Mr Peart has researched and written a number of articles exploring solutions to the crisis ~
Photo survey ~
Mr Peart concludes that the simple solution to the housing crisis, which is being driven by growth liberated of equality, with be to return to the Australian social value of a Fair Go, which could be delivered by building an inclusive economy.
This is a Federal solution to a national problem, which Councils can promote and States can push for.
If elected, Mr Peart will be seeking ways to ensure all residents in the Northern Midlands have work and a home.
There will be no housing crisis in Tasmania, when an end is drawn on the political vacuum that allows growth without responsibility.
Mr Peart will be keeping in contact with the voters in the Northern Midlands, via his FaceBook page ~
Follow reports of Mr Peart’s engagement in the International Astronautical Congress, and visit to Denmark and Norway, where he will be visiting Viking ships, and learn of the political ways of the Norse.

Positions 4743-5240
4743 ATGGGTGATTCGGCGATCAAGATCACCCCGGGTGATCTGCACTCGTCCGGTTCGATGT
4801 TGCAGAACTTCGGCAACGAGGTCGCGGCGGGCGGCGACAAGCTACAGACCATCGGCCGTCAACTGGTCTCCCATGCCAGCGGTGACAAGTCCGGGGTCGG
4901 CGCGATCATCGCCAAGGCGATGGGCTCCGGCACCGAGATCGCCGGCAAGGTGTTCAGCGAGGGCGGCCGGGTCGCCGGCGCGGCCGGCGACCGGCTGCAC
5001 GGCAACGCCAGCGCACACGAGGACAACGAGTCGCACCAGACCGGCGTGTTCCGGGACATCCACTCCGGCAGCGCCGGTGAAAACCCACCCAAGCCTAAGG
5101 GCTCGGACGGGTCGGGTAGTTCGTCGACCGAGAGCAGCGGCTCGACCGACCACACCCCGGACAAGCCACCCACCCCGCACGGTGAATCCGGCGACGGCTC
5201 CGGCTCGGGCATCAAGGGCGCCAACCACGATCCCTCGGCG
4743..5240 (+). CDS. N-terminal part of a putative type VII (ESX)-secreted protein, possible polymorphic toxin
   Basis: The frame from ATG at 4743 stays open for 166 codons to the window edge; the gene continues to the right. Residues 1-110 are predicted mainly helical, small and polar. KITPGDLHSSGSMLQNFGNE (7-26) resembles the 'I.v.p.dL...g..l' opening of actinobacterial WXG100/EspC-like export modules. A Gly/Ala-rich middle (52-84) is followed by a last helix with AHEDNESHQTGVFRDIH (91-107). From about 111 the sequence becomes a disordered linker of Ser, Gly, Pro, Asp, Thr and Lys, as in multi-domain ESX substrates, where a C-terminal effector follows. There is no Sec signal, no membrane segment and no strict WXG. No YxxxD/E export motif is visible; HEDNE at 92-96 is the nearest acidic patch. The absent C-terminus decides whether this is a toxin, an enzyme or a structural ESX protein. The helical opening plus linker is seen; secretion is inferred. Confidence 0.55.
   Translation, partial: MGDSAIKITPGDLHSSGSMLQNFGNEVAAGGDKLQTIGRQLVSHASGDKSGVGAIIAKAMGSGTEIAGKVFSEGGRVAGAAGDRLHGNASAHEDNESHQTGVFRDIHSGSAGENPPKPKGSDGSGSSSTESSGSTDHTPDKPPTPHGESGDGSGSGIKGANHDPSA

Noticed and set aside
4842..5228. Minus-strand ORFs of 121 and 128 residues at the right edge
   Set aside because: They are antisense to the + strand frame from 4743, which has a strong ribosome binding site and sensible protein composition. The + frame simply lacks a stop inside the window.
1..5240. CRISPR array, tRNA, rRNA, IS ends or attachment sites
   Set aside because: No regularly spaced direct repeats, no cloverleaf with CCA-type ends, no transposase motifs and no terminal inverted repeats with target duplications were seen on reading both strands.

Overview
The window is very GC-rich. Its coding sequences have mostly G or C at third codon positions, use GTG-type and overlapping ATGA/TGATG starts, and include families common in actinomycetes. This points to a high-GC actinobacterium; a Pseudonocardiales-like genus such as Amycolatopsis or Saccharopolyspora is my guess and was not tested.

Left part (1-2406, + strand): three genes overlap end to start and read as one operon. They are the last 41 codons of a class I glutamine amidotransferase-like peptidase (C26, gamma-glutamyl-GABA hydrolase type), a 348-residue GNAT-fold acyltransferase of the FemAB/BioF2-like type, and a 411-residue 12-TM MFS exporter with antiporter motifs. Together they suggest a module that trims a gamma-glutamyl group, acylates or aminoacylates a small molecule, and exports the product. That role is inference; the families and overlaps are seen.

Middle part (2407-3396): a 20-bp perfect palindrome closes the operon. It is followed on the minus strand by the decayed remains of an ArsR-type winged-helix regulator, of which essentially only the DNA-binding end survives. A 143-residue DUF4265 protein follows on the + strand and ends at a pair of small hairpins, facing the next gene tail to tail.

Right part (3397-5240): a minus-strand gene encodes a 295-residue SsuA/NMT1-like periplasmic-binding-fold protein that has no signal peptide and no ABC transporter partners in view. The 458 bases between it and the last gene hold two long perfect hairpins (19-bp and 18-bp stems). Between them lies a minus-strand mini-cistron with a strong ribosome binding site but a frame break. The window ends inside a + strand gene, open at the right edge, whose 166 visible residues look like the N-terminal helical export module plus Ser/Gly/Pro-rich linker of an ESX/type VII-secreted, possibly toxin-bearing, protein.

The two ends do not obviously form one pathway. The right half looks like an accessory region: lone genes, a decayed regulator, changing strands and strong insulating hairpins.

Voters will be able to comment and ask questions, and consider attending the community meeting, before casting their vote.
Mr Peart looks forward to the opportunity to serve the Northern Midlands community, bringing new space industries into the municipality, promoting space-based youth activities, improving the visitor experience, and raising the quality of life for all towns in the Northern Midlands.
Being surrounded by water, Tasmania should never know the impact of a drought.
By using solar power to desalinate and pump ocean water to any location in the Northern Midlands, there need never be another water shortage.
Providing water will be critical, as Australia enters dangerous years with climate change, and more people seek to move to Tasmania.
If elected Mayor, Mr Peart would seek to work with all fellow mayors to promote space opportunities in Tasmania, prepare for a climate change driven population influx, and help drought-proof the island.
Mr Peart's proposal for a foot and cycle trail to country towns, followed by a mini coach service, could in time be extended to all towns in Tasmania, which would help ease the population and traffic gridlock in the main population centres.


Mr Kim Peart ~ running for Mayor in the Northern Midlands


Dr Jennifer Bolton ~ standing for Councillor in the Northern Midlands